Poverty And Crime In Whitechapel

As the Whitechapel murders began to attract more and more press attention in the wake of the murder of Annie Chapman – which took place in Hanbury Street, Spitalfields on the 8th of September, 1888 – more and more commentators began looking into the possible causes of the crimes that we now know as the Jack the Ripper murders.

A photograph showing Hanbury Street.
Hanbury Street As It Was


One theme that began to run through numerous articles that appeared in the papers in the aftermath of Annie Chapman’s murder, was that the atrocities were an inevitable outgrowth of the terrible social conditions and the dire poverty, both of which had been allowed to develop, largely unchecked, in the slums of the East End of London.

There was a consensus amongst many commentators, notably, it should be said, amongst the radicals who had been highlighting the issue of slumland London for many years, that, in the sinister form of the unknown miscreant who was carrying out a murderous reign of terror in Whitechapel and Spitalfields, society was merely reaping what it had sown.


Many commentators were of the opinion that the endemic poverty that was so apparent in the East End was what lay behind the murders; and, in many ways, the line between the social conditions in the area and the actual atrocities was becoming quite a blurred one by mid-September, 1888.

Poverty, so many of the radical commentators claimed, was what was responsible for the murders. Eradicate it, or at least start to tackle it, and society could rest easy and free itself from the menace of the type of murderous maniac that was instilling fear and panic into the hearts and minds of citizens all over the country.


Perhaps one of the most famous illustrations that depicted this blurring of the line between the social conditions and the murderer was the Punch cartoon “The Nemesis of Neglect,” which showed a knife-wielding ghoul floating through the slums of the East End of London.

The famous Punch Cartoon that shows a knife wielding phantom drifting through the slums of London's East End.
The Nemesis of Neglect.


Several newspapers, however, began to dispute this simplistic version of the motive behind the murders, pointing out that poverty does not in itself lead to murder – or, at least, not the type of murder that was, at the, time being carried out on the streets of Spitalfields and Whitechapel.


The Forres Elgin and Nairn Gazette, Northern Review and Advertiser, on Wednesday, 19th September, 1888, treated its readers to a glimpse of the conditions and the violence that was to be seen, and which had been seen for many years, in the district:-

“It is a long time since there was such an epidemic of horrors.

The daily papers, which a few days ago were sadly in need of something to descant upon, are now teeming with ghastly murders and mysteries.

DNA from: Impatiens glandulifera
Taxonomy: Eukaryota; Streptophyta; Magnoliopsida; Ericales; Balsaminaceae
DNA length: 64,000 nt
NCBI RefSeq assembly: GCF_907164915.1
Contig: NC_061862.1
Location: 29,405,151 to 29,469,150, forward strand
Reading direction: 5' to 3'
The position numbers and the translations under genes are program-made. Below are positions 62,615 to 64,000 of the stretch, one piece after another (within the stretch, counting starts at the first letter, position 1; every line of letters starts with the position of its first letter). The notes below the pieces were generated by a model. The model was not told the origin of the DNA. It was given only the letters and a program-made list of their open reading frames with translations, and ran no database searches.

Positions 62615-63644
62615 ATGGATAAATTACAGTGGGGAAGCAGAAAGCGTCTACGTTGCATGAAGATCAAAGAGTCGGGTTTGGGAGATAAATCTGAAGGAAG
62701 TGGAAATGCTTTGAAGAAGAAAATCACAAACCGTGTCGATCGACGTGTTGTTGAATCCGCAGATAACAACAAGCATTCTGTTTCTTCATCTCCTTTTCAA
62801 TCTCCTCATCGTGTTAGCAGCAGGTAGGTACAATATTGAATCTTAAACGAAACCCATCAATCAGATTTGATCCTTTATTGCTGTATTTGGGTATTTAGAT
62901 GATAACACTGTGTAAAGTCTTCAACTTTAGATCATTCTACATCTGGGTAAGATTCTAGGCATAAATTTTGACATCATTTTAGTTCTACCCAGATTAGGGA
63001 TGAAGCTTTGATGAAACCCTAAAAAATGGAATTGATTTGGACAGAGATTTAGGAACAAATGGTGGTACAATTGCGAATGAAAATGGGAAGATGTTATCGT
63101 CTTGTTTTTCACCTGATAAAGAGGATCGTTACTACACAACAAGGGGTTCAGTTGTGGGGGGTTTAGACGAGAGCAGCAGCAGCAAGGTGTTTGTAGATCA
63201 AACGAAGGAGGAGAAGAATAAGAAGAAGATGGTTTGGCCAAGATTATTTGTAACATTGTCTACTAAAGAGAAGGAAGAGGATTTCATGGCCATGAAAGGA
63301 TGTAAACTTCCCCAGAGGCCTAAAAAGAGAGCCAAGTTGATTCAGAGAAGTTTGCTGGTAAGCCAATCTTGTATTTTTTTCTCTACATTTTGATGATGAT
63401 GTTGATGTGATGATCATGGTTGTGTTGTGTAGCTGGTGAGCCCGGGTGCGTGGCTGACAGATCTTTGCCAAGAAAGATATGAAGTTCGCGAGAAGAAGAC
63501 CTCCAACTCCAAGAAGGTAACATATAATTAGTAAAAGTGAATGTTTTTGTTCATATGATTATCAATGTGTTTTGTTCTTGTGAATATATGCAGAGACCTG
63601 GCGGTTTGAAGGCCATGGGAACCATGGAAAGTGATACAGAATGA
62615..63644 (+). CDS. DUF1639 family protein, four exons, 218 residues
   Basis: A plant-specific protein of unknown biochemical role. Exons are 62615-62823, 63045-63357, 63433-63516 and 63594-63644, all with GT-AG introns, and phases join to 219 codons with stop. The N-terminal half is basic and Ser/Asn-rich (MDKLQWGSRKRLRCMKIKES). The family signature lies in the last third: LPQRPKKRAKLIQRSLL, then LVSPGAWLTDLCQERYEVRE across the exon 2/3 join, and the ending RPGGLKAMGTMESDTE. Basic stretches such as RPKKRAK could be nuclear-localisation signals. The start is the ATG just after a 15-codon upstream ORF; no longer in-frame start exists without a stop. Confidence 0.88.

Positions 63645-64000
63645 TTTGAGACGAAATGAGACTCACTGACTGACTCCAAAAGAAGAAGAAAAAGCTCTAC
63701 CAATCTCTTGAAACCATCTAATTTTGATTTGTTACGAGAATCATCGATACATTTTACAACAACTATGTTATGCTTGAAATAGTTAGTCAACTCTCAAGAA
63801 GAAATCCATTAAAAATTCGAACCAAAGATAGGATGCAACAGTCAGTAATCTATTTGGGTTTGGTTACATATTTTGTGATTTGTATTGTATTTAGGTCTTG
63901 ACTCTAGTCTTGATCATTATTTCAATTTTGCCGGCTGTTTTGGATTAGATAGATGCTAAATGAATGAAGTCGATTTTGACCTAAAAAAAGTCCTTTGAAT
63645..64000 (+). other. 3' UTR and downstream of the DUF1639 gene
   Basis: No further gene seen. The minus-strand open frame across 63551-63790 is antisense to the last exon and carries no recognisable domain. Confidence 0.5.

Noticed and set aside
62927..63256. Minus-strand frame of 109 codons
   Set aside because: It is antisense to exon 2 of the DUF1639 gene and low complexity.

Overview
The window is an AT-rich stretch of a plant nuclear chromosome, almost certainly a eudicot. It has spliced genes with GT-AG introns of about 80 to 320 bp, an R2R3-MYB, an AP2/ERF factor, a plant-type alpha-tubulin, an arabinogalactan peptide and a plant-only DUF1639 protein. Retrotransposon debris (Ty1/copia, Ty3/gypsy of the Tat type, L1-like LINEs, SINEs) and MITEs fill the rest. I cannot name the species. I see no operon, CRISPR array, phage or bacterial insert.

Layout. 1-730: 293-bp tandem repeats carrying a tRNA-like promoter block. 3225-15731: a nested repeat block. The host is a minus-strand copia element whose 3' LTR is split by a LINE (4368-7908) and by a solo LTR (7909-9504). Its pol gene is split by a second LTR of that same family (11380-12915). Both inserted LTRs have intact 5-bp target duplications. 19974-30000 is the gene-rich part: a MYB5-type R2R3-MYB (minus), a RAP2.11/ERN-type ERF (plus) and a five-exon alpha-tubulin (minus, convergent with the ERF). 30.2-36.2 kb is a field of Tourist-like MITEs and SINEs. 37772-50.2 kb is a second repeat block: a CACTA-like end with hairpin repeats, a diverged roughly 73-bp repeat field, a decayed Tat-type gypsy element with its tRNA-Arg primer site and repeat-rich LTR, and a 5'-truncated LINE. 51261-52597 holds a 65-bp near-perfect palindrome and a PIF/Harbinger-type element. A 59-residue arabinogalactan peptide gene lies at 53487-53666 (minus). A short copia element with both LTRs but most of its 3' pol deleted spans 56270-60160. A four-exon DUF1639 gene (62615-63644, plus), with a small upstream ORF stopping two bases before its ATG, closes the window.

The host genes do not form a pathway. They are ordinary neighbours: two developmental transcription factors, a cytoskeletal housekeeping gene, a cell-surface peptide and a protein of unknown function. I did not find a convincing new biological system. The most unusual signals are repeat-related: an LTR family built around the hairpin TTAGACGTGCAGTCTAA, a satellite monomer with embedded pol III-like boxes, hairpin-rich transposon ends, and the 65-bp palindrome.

The gruesome butcheries of Whitechapel have had one striking effect. They have even produced a great sensation in Whitechapel itself.


The district has long held an evil pre-eminence for brutality. I remember the first day I was in London, now many a long year ago, seeing a howling and fighting mob in one of the semi-suburban districts bordering on the Kingsland Road. “They’re Whitechapel ” was the explanation afforded me, and it seemed to be considered sufficient.

I remember many such rows about that time, and I have the impression that gangs of Whitechapel roughs not uncommonly invaded the comparatively quiet and respectable districts of Hoggerston and Dalston and Stoke Newington.

A group of men watch two boys fighting.
An East End Street Brawl.


There are other parts of the East End of London which are more depressing, more squalid, and more poverty-stricken, but Whitechapel holds its own as the special home of the worst kind of rough.

The recent murders have brought into prominence some social features of the district which must have excited astonishment in the minds of persons unfamiliar with this delectable locality.”


Meanwhile, Eddowes’s Journal, and General Advertiser for Shropshire and the Principality of Wales, on Wednesday, 10th October, 1888, questioned whether poverty either could or should be used as an excuse for the abominable murders.

“Discussing the Whitechapel atrocities The Spectator, besides the senseless distrust of the police, notes with even deeper pain the increase of the desire to destroy, or at all events to limit, the sense of individual responsibility for crime.”

The article also pointed out that the perpetrator of the crimes was, in all probability, not a member of the poverty-stricken classes:-


“Fifty years ago a great criminal usually defended himself by pleading the instigation of the Devil; but the community, though half-believing his excuse, held that he, having free will, was none the less guilty of his acts.

At present, the Devil is disbelieved in; but not only is poverty held to be sufficient instigation for all evil acts, but society is loaded with all responsibility.

If poverty and toil create the disposition to murder, why are not Trappists murderers, or the men who in Tuscan villages die of pellagra caused by hereditary hunger and overcrowding?


In this very case, the worst man in Whitechapel, the criminal whom a whole community is hunting, is in all human probability a man who never felt hunger, who never slept in a crowded den, and who never was totally without money.

No description, either of him or of his acts, implies severe distress, even if he does not, as one detective affirms, buy grapes to give away.


It is, The Spectator is willing to believe, nay honestly does believe, a thoroughly good motive, a passion of pity, which induces the new philanthropists to declare all wrongdoers, except the rich, so clearly irresponsible; but the final answer to them is their own admission, viz, the civic virtues, or at least the self-control, of the infinite majority of the very poor.”